Prediction:  Health care in Miami will change, but we will be among the last to board the train.

/s Santiago



June 9, 2009
Health Care Spending Disparities Stir a Fight

WASHINGTON – President Obama recently summoned aides to the Oval Office to discuss a magazine article investigating why the border town of McAllen, Tex., was the country’s most expensive place for health care. The article became required reading in the White House, with Mr. Obama even citing it at a meeting last week with two dozen Democratic senators.

“He came into the meeting with that article having affected his thinking dramatically,” said Senator Ron Wyden, Democrat of Oregon. “He, in effect, took that article and put it in front of a big group of senators and said, ‘This is what we’ve got to fix.’ ”

As part of the larger effort to overhaul health care, lawmakers are trying to address the problem that intrigues Mr. Obama so much – the huge geographic variations in Medicare spending per beneficiary. Two decades of research suggests that the higher spending does not produce better results for patients but may be evidence of inefficiency.

Members of Congress are seriously considering proposals to rein in the growth of health spending by taking tens of billions of dollars of Medicare money away from doctors and hospitals in high-cost areas and using it to help cover the uninsured or treat patients in lower-cost regions.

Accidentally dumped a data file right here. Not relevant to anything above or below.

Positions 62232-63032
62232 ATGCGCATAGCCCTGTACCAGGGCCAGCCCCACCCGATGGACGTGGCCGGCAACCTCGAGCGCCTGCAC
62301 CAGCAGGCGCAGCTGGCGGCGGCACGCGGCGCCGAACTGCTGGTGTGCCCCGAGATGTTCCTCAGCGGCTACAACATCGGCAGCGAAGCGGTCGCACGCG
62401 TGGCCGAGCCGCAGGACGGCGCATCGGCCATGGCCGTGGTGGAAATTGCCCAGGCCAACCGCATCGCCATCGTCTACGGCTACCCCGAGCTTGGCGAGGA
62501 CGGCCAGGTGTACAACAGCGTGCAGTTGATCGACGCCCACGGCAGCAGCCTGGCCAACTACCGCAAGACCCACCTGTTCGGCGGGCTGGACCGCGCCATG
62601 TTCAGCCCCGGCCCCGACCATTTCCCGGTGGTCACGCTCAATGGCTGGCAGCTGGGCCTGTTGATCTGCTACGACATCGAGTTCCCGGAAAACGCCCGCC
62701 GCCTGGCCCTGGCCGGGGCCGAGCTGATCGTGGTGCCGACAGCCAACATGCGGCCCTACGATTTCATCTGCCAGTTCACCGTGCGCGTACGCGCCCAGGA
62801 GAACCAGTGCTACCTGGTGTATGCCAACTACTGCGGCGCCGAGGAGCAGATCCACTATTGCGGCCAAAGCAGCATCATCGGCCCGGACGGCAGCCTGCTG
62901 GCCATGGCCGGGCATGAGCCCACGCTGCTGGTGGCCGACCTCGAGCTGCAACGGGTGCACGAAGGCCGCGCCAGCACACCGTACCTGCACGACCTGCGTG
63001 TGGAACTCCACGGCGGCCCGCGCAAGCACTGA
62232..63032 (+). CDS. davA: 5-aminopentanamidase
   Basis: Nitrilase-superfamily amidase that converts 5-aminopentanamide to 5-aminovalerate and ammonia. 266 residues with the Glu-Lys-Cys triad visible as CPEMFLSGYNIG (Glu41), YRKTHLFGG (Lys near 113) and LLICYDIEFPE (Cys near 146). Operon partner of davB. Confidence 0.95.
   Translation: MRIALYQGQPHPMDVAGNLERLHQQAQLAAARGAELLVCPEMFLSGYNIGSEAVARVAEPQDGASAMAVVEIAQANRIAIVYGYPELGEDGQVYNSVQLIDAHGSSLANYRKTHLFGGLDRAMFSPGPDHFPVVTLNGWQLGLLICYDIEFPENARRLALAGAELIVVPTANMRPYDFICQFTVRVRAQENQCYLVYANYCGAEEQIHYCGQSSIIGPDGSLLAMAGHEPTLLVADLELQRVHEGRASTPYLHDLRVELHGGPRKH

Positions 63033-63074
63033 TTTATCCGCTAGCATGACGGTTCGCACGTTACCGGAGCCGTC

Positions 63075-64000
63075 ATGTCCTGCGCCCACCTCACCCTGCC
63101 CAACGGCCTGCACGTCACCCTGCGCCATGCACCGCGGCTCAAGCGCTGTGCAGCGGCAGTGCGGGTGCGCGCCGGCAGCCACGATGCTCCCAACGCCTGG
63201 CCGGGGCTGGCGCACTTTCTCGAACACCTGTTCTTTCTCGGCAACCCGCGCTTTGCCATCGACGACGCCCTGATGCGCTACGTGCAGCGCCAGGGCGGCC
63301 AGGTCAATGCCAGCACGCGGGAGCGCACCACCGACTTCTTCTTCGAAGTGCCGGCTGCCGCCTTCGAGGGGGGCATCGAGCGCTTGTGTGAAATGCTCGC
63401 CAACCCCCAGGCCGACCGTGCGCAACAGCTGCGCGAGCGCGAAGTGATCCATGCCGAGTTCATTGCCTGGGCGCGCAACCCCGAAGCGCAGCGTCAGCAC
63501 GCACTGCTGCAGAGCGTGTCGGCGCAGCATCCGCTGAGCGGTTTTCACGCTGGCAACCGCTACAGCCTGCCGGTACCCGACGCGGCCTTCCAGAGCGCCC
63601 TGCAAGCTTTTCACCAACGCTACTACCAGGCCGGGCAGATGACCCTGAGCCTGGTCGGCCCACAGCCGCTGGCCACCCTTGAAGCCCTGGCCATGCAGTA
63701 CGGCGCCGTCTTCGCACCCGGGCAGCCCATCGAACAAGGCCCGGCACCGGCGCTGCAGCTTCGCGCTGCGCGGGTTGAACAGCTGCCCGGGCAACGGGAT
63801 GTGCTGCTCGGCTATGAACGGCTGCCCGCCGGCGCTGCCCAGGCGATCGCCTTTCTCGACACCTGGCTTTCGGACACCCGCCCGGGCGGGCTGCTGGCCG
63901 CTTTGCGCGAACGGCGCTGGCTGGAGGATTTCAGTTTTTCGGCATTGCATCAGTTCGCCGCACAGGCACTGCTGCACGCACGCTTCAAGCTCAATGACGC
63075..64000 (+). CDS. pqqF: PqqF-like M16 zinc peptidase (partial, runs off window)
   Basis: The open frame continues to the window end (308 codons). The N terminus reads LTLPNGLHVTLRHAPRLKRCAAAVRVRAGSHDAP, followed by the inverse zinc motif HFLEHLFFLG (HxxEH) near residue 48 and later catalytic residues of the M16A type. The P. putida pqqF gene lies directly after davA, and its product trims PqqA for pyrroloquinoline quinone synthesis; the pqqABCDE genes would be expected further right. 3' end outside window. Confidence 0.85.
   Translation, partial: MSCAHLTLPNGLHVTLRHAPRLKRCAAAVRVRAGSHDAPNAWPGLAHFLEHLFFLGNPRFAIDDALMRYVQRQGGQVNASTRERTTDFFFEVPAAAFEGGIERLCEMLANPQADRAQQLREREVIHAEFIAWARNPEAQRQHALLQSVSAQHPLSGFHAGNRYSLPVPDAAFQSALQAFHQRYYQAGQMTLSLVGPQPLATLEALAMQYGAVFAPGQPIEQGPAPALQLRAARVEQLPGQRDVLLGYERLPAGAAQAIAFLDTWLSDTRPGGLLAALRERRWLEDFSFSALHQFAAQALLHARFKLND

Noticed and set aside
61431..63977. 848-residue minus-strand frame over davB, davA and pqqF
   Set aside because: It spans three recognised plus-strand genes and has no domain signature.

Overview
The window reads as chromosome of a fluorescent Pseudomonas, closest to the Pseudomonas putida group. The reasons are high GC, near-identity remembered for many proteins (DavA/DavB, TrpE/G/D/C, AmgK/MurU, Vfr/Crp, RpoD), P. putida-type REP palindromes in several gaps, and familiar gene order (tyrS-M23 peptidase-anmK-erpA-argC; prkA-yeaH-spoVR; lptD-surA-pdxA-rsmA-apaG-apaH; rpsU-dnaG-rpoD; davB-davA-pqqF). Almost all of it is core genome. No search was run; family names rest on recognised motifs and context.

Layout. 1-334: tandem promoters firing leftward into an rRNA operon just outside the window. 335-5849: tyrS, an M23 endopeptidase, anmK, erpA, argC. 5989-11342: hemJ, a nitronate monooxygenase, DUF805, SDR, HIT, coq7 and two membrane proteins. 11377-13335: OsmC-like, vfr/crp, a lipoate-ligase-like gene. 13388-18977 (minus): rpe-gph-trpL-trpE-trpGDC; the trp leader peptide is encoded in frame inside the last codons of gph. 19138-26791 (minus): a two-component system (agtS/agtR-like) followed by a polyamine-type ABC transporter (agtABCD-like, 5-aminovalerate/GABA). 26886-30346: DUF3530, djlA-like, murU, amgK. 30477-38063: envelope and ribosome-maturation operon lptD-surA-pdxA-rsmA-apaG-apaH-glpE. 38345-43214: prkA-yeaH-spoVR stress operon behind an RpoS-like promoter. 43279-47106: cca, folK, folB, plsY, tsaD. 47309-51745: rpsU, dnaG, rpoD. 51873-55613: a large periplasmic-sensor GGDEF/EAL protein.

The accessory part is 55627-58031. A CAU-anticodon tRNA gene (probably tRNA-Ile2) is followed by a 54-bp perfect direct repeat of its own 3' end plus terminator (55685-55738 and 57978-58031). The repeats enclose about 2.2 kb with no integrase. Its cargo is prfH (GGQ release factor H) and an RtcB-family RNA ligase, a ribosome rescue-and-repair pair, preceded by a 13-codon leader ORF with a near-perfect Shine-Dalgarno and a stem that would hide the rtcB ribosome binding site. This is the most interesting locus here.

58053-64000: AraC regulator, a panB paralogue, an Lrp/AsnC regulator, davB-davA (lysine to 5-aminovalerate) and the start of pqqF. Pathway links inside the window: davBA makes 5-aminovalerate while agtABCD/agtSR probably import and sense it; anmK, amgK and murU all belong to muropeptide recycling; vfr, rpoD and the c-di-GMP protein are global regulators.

Those proposals have alarmed lawmakers from higher-cost states like Florida, Massachusetts, New Jersey and New York. But they have won tentative support among some lawmakers from Iowa, Minnesota, Montana, North Dakota, Oregon and Washington, who say their states have long been shortchanged by Medicare.

Nationally, according to the Dartmouth Atlas of Health Care, Medicare spent an average of $8,304 per beneficiary in 2006. Among states, New York was tops, at $9,564, and Hawaii was lowest, at $5,311.

Researchers at Dartmouth Medical School have also found wide variations within states and among cities. Medicare spent $16,351 per beneficiary in Miami in 2006, almost twice the average of $8,331 in San Francisco, they said.

The Senate Finance Committee recently suggested that one way to pay for health care overhaul would be to reduce geographic variations by cutting or capping Medicare payments in “areas where per-beneficiary spending is above a certain threshold, compared with the national average.”

Another proposal would spare health care providers in low-spending, efficient areas from across-the-board cuts in Medicare payments.

The committee chairman, Senator Max Baucus, Democrat of Montana, and the panel’s senior Republican, Senator Charles E. Grassley of Iowa, are from lower-spending states.

But the proposals are not just pork-barrel politics. They are based on the research by Dartmouth experts who have documented wide geographic variations in health spending. The research has become phenomenally influential on Capitol Hill since it was popularized by Peter R. Orszag, as director of the Congressional Budget Office and then as President Obama’s budget director.

Aides said Mr. Obama had been intrigued by regional variations in health spending since before his inauguration. The topic came up at a meeting with Mr. Orszag in Chicago late last year.